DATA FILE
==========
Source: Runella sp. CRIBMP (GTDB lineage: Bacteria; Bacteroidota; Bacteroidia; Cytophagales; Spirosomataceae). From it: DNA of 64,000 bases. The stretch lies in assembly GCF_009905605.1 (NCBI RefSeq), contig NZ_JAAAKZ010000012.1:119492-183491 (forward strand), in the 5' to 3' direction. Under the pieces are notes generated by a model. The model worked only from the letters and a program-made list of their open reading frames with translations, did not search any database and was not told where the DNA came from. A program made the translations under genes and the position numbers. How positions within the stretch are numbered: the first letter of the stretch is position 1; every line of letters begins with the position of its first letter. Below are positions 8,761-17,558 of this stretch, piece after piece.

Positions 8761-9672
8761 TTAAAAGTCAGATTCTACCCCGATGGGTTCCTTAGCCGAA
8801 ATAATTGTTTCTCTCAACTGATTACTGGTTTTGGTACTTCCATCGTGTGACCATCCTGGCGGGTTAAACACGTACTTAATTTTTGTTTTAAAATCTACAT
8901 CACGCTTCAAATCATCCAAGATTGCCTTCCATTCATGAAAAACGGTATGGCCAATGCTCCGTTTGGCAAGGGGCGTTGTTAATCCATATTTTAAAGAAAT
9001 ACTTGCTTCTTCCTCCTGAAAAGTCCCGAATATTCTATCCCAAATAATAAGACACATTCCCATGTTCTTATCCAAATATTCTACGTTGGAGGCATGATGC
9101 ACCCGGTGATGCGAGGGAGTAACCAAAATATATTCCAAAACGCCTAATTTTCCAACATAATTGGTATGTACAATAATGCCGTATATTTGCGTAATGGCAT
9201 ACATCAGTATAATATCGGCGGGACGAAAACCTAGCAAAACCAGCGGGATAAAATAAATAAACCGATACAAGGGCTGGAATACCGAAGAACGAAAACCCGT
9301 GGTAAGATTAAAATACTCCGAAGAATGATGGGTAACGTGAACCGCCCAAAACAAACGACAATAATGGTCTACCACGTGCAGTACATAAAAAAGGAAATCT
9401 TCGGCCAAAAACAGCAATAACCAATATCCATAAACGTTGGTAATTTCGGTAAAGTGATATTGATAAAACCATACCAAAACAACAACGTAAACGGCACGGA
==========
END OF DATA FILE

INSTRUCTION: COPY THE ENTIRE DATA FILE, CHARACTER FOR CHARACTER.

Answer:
Source: Runella sp. CRIBMP (GTDB lineage: Bacteria; Bacteroidota; Bacteroidia; Cytophagales; Spirosomataceae). From it: DNA of 64,000 bases. The stretch lies in assembly GCF_009905605.1 (NCBI RefSeq), contig NZ_JAAAKZ010000012.1:119492-183491 (forward strand), in the 5' to 3' direction. Under the pieces are notes generated by a model. The model worked only from the letters and a program-made list of their open reading frames with translations, did not search any database and was not told where the DNA came from. A program made the translations under genes and the position numbers. How positions within the stretch are numbered: the first letter of the stretch is position 1; every line of letters begins with the position of its first letter. Below are positions 8,761-17,558 of this stretch, piece after piece.

Positions 8761-9672
8761 TTAAAAGTCAGATTCTACCCCGATGGGTTCCTTAGCCGAA
8801 ATAATTGTTTCTCTCAACTGATTACTGGTTTTGGTACTTCCATCGTGTGACCATCCTGGCGGGTTAAACACGTACTTAATTTTTGTTTTAAAATCTACAT
8901 CACGCTTCAAATCATCCAAGATTGCCTTCCATTCATGAAAAACGGTATGGCCAATGCTCCGTTTGGCAAGGGGCGTTGTTAATCCATATTTTAAAGAAAT
9001 ACTTGCTTCTTCCTCCTGAAAAGTCCCGAATATTCTATCCCAAATAATAAGACACATTCCCATGTTCTTATCCAAATATTCTACGTTGGAGGCATGATGC
9101 ACCCGGTGATGCGAGGGAGTAACCAAAATATATTCCAAAACGCCTAATTTTCCAACATAATTGGTATGTACAATAATGCCGTATATTTGCGTAATGGCAT
9201 ACATCAGTATAATATCGGCGGGACGAAAACCTAGCAAAACCAGCGGGATAAAATAAATAAACCGATACAAGGGCTGGAATACCGAAGAACGAAAACCCGT
9301 GGTAAGATTAAAATACTCCGAAGAATGATGGGTAACGTGAACCGCCCAAAACAAACGACAATAATGGTCTACCACGTGCAGTACATAAAAAAGGAAATCT
9401 TCGGCCAAAAACAGCAATAACCAATATCCATAAACGTTGGTAATTTCGGTAAAGTGATATTGATAAAACCATACCAAAACAACAACGTAAACGGCACGGA